What is low blood pressure?
Hypotension, or low blood pressure, is when your blood pressure’s much lower than expected. It can happen either as a condition on its own or as a symptom of a wide range of conditions. It may not cause symptoms, but when it does, it can require medical attention.
Hypotension has two definitions:
Absolute hypotension: Your resting blood pressure is below 90/60 millimeters of mercury (mm Hg).
Orthostatic hypotension: Your blood pressure remains low for longer than three minutes of you standing up from a sitting position. (It’s normal for your blood pressure to drop briefly when you change positions, but not for that long.) The drop must be 20 millimeters of mercury or more for your systolic (top) pressure and 10 millimeters of mercury or more for your diastolic (bottom) pressure. Another name for this is postural hypotension because it happens with changes in posture.
Measuring blood pressure involves two numbers in millimeters of mercury.
Systolic (top number): This is the pressure on your arteries each time your heart beats.
Diastolic (bottom number): This is how much pressure your arteries are under between heartbeats.
How does low blood pressure affect my body?
Usually, your body can automatically control your blood pressure and keep it from dropping too much. If it starts to drop, your body tries to make up for that, either by speeding up your heart rate or constricting blood vessels to make them narrower. Symptoms of hypotension happen when your body can’t offset the drop in blood pressure.
For many people, hypotension doesn’t cause any symptoms. Many people don’t even know their blood pressure is low unless they measure their blood pressure.
For people with symptoms, the effects depend on why hypotension is happening, how fast it develops and what caused it. Slow decreases in blood pressure happen normally, so hypotension becomes more common as people get older. Fast decreases in blood pressure can mean certain parts of your body aren’t getting enough blood flow. That can have effects that are unpleasant, disruptive or even dangerous.
Who does low blood pressure affect?
What causes high blood pressure?
High blood pressure usually develops over time. It can happen because of unhealthy lifestyle choices, such as not getting enough regular physical activity. Certain health conditions, such as diabetes and having obesity, can also increase the risk for developing high blood pressure.
Hypotension can affect people of any age and background, depending on why it happens. However, it’s more likely to cause symptoms in people over 50 (especially orthostatic hypotension). It can also happen (with no symptoms) to people who are very physically active, which is more common in younger people.
How common is low blood pressure?
Because low blood pressure is common without any symptoms, it’s impossible to know how many people it really affects overall. However, orthostatic hypotension seems to be more and more common as you get older. An estimated 5% of people have it at age 50, while that figure climbs to more than 30% in people over 70.
High Blood Pressure
High blood pressure (hypertension) can be dangerous if it’s not treated. It can put you at risk for stroke, heart failure, kidney failure and other medical problems.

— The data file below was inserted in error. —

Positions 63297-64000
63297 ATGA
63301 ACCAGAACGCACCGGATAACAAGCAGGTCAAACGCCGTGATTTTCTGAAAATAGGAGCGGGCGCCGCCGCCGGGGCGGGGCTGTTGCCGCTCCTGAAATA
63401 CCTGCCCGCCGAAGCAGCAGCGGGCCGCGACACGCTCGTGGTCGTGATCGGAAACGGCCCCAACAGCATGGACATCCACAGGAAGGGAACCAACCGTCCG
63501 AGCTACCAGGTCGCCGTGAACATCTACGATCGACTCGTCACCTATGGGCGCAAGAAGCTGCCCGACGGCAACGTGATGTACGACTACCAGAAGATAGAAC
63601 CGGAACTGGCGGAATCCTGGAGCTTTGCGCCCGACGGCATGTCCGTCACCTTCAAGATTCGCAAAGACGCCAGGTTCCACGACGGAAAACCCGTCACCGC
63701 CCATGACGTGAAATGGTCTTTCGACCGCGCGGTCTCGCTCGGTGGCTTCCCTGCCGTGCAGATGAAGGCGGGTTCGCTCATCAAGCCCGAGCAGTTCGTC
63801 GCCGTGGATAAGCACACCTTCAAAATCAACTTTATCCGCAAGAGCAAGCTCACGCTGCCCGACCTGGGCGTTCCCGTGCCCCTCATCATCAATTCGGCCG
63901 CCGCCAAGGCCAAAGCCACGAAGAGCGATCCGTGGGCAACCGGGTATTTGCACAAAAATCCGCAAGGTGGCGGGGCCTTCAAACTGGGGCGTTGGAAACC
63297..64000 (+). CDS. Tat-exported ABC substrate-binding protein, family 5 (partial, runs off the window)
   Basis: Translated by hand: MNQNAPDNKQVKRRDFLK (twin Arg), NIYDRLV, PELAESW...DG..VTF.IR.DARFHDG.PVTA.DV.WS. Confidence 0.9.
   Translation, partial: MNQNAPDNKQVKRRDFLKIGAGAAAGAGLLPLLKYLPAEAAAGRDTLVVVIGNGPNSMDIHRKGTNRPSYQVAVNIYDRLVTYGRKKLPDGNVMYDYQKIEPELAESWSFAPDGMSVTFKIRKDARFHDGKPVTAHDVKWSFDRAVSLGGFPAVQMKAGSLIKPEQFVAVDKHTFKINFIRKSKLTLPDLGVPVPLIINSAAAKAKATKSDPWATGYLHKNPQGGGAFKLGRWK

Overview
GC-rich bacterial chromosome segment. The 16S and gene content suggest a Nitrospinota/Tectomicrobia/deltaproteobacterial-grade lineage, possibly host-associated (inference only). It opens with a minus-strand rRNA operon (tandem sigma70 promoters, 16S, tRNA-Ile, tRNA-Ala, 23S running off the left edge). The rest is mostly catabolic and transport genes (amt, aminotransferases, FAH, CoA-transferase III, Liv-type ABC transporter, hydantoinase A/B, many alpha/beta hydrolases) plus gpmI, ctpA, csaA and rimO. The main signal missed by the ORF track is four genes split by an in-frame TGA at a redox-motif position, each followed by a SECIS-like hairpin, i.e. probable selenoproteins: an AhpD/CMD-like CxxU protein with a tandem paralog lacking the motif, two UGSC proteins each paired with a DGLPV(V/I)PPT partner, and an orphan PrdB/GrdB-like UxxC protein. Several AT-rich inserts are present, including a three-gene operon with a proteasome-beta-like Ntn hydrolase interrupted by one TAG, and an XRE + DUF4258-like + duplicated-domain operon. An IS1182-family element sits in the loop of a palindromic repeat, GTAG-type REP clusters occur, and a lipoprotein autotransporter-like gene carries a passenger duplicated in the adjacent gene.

SYMPTOMS AND CAUSES
What are the symptoms of low blood pressure?
The most common low blood pressure symptoms happen because your brain isn’t getting enough blood flow. These include:
What causes low blood pressure?
- Dizziness or feeling lightheaded.
- Fainting or passing out (syncope).
- Nausea or vomiting.
- Blurred or distorted vision.
- Fast, shallow breathing.
- Fatigue or weakness.
- Feeling tired, sluggish or lethargic.
- Confusion or trouble concentrating.
Hypotension can happen for a wide range of reasons. Causes of low blood pressure include:
Orthostatic hypotension: This happens when you stand up too quickly and your body can’t compensate with more blood flow to your brain.
Central nervous system diseases: Conditions like Parkinson disease can affect how your nervous system controls your blood pressure. People who have hypotension because of these conditions may feel the effects of low blood pressure after eating because their digestive system uses more blood as it works to digest food.
Low blood volume: Blood loss from severe injuries can cause low blood pressure. Dehydration can also contribute to low blood volume.
Life-threatening conditions: These conditions include irregular heart rhythms (arrhythmias), pulmonary embolism, heart attacks and collapsed lung. Life-threatening allergic reactions (anaphylaxis) or immune reactions to severe infections (sepsis) can also cause hypotension.
Heart and lung conditions: You can get hypotension when your heart beats too fast or too slow, or if your lungs aren’t working as they should. Advanced heart failure (weak heart muscle) is another cause.
Prescription medications: Hypotension can happen with medications that treat blood pressure, heart failure, erectile dysfunction, neurological problems, depression and more. Don’t stop taking any prescribed medicine unless your provider tells you to stop.
Alcohol or recreational drugs: Recreational drugs can lower your blood pressure, as can alcohol (alcohol’s effect only lasts a short time, and long-term overuse of alcohol can cause high blood pressure). Though not technically medications, certain herbal supplements, vitamins or home remedies can also lower your blood pressure. This is why you should always include these when you tell your healthcare provider what medications you’re taking.
Pregnancy: Orthostatic hypotension is possible in the first and second trimesters of pregnancy. Bleeding or other complications of pregnancy can also cause low blood pressure.
Extreme temperatures: Being too hot or too cold can affect hypotension and make its effects worse.